The third Icon we referenced for this amazing Pride set was Laverne Cox stunning actress and LGBTQ activist. Known for her role as Sophia Burset, she is regarded as one of the trailblazers of the queer and especially transgender community. She was the first openly trans person to be featured on the cover of Time magazine where she was interviewed for the article “The Transgender Tipping Point” and the first to be nominated for a Primetime Emmy. She is the executive producer of the Netflix doc "Disclosure: Trans lives on screen", looking at the depiction of trans people in Hollywood and the cultural impact this has.
The transgender revolution still has a long way to go. Trans people are significantly more likely to be impoverished, unemployed and suicidal than other demographics. And as the trans movement has gained momentum, opponents have been drawn in to fight. Continuously denying Trans people access to health care, protection at the work place, their gender recognition the list goes on and on. But perhaps the biggest obstacle is that trans people live in a world fixated on the binary perception of gender. It is important to recognise though, that gender identity and physical biology are neither intrinsically connected, nor have they been perceived as such in large parts of the world. Much like racism, homophobia and especially transphobia are a legacy of white supremacy and colonialism.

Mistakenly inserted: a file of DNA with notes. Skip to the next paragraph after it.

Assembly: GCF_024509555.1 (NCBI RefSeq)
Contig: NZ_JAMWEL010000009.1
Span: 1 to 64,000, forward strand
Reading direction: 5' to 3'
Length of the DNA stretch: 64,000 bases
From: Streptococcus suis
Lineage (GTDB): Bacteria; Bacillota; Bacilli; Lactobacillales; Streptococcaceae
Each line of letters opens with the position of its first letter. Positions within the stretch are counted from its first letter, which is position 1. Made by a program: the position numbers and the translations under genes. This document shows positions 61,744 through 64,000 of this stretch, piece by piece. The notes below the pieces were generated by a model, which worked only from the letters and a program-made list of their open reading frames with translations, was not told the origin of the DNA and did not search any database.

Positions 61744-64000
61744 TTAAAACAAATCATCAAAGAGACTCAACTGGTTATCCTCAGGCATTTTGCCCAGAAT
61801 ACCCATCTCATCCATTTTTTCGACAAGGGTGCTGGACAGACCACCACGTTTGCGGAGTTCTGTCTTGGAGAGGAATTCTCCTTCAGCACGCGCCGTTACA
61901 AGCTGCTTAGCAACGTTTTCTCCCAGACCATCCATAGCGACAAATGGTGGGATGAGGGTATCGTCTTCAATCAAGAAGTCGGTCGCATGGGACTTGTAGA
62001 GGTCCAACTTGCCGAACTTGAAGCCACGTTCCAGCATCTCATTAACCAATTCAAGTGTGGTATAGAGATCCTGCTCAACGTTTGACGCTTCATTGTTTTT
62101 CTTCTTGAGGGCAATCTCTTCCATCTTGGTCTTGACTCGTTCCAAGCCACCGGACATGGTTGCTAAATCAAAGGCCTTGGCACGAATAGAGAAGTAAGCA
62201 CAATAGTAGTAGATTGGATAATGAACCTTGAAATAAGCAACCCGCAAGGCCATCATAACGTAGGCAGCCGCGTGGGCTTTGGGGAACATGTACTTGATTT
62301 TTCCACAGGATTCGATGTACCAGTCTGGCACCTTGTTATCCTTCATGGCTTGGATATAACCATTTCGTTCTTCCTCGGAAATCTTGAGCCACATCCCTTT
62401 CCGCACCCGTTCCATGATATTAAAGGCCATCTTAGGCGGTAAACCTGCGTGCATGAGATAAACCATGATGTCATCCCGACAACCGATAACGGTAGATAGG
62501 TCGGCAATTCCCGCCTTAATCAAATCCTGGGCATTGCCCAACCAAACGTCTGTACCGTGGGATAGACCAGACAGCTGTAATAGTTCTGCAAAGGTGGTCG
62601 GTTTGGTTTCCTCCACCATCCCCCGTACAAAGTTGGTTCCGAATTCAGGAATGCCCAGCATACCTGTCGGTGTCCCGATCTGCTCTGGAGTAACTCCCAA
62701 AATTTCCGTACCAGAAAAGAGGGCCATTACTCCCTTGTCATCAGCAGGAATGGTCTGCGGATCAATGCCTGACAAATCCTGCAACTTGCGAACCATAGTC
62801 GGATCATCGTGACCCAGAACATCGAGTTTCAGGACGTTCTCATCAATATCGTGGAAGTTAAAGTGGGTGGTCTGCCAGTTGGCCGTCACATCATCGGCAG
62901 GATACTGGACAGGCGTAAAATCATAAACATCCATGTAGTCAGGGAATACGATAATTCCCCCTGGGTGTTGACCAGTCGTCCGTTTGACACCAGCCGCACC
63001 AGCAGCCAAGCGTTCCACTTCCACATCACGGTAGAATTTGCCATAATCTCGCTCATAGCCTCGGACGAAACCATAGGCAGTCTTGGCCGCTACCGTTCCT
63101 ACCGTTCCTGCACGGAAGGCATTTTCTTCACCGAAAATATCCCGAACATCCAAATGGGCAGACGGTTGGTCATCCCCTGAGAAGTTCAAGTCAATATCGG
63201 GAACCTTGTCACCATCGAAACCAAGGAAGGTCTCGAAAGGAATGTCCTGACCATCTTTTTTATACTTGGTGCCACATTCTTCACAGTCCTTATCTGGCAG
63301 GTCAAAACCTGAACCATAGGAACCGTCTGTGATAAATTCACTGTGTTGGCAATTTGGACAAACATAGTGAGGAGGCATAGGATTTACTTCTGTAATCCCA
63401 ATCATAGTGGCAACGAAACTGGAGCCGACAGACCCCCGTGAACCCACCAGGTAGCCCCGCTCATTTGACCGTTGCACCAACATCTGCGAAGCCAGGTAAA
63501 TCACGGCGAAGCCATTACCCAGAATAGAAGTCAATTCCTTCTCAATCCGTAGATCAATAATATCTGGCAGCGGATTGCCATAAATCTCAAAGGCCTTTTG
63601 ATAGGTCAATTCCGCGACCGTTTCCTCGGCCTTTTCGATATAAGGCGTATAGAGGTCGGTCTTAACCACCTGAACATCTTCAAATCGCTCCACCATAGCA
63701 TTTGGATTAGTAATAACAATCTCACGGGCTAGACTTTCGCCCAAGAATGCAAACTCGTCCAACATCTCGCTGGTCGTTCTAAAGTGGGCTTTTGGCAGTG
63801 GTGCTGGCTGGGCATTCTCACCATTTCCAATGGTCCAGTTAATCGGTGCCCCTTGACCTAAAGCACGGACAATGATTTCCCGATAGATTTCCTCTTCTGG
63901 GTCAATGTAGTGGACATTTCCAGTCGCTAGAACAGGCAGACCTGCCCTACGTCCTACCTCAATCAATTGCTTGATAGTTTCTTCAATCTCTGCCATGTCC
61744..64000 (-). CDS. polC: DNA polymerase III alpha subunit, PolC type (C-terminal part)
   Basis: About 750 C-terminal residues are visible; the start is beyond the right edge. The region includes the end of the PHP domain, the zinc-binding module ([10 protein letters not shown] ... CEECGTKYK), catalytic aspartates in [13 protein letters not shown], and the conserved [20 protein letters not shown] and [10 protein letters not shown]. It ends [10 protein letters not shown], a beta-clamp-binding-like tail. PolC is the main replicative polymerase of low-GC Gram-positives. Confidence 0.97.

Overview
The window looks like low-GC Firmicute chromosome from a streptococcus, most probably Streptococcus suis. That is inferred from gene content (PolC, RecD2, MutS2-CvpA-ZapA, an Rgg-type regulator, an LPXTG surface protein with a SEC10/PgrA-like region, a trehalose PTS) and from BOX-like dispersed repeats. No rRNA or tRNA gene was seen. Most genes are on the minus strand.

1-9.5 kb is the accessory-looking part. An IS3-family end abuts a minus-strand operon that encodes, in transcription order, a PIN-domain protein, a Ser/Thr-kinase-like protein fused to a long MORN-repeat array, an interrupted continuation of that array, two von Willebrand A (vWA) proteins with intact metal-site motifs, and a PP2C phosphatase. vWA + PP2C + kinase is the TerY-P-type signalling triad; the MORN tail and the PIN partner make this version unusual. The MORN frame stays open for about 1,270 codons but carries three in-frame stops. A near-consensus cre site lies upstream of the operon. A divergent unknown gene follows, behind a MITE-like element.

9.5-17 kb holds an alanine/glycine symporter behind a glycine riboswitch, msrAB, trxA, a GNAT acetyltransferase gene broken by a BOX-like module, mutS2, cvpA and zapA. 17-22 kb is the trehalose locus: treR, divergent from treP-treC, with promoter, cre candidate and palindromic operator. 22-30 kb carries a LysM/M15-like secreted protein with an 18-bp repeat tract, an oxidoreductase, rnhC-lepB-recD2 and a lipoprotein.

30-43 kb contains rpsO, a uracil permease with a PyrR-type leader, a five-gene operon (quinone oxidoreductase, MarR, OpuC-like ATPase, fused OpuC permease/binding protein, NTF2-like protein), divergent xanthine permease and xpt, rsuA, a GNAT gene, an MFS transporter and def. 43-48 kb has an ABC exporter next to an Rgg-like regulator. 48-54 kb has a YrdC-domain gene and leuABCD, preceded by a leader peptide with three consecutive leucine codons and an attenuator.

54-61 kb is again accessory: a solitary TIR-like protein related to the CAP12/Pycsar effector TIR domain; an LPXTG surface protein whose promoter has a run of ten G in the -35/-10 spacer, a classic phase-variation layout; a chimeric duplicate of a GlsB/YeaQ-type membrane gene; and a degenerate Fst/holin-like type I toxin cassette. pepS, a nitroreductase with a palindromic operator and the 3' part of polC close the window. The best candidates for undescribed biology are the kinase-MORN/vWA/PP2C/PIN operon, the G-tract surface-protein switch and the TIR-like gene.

Laverne Cox is on the front lines of fighting for gender equality and trans liberation.She was awarded an honorary doctorate in recognition of her activism!!
This weeks amazing nails were created by Grace @booshibishnails!!!
Octavia St. Laurent Mizrahi
For the last week of our Pride nail art series we honoured the one and only Octavia St. Laurent Mizrahi LGBT icon, model, trans woman, and AIDS educator.
When they were diagnosed HIV+ they became an educator on the disease to spread awareness and combat the stigma surrounding the illness.
They were a central figure of the groundbreaking 1990 documentaryParis Is Burning that chronicles the ball culture of New York. The film portrays ballroom culture and interviews its prominent members. It's a faceted exploration of Black and Latinx subculture, that depicts a microcosm of fame, race and gender identity in the larger US and western culture. It offers profound insight into the peoples lives and showcases their pride and talent, neglected by mainstream, white society.
Octavia St. Laurent is the prime example of Drag being a complex performance of gender, class and race culminating into an expression of ones desires and goals in life.
They were on the forefront of redefining gender expression and due to expressing their identity in public they were subject to harassment and arrested multiple times.
One of their most famous quotes is “This is me, you understand? No, I am not a woman. No, I am not a man. I am Octavia.”
These gorgeous nails were created by Pia @kkalashnikova_nails
Written by: Carla Kowollik @kosmoschild
You can read the article with Laverne Cox “The Transgender Tipping Point” here
And Octavia´s last interview here.